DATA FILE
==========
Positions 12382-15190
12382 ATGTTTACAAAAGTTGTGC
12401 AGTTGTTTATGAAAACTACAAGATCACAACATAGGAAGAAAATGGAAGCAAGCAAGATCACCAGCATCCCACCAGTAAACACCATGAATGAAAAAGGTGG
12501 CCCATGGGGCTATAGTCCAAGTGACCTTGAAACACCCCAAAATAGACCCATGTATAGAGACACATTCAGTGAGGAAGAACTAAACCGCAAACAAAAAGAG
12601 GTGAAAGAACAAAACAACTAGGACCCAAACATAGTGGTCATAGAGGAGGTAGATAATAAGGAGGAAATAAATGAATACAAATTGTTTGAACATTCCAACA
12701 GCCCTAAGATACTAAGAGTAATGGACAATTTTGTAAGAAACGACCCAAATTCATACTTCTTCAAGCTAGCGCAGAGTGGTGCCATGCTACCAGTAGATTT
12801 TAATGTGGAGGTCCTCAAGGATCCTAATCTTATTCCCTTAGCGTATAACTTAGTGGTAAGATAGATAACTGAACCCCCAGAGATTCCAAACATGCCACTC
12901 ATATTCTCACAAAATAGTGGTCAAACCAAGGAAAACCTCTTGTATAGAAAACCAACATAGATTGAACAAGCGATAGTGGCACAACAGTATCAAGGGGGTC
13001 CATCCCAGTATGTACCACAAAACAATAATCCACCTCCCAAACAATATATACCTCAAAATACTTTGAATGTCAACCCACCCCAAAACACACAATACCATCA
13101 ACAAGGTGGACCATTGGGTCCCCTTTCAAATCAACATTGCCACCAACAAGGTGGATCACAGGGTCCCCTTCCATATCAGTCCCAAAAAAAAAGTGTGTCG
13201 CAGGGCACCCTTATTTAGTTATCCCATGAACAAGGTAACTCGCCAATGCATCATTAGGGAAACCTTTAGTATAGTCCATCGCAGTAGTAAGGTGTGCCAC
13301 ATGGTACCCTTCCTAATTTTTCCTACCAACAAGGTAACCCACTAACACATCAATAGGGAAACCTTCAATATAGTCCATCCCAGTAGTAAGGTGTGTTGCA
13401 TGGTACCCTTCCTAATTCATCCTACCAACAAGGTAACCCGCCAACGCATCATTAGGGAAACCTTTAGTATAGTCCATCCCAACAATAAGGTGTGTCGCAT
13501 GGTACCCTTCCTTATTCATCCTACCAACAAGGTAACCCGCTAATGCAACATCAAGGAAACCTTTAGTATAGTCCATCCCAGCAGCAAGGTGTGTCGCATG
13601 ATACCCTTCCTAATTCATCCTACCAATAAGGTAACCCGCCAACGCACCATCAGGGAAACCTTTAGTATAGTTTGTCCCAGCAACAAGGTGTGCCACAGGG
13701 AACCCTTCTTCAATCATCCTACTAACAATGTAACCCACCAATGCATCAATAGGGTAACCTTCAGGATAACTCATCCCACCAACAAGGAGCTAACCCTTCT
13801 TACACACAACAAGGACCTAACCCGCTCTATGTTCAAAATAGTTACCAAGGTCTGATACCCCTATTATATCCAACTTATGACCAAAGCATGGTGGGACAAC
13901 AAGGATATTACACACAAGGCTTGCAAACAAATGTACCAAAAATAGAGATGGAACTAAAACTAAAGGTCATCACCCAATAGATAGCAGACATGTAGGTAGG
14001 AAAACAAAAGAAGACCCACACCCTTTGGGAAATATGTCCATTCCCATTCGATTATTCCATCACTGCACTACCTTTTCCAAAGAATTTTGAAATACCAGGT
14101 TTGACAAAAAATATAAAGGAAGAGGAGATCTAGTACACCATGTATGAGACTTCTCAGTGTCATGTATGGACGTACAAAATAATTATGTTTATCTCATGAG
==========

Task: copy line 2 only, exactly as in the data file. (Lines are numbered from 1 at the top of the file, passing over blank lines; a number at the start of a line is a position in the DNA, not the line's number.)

12382 ATGTTTACAAAAGTTGTGC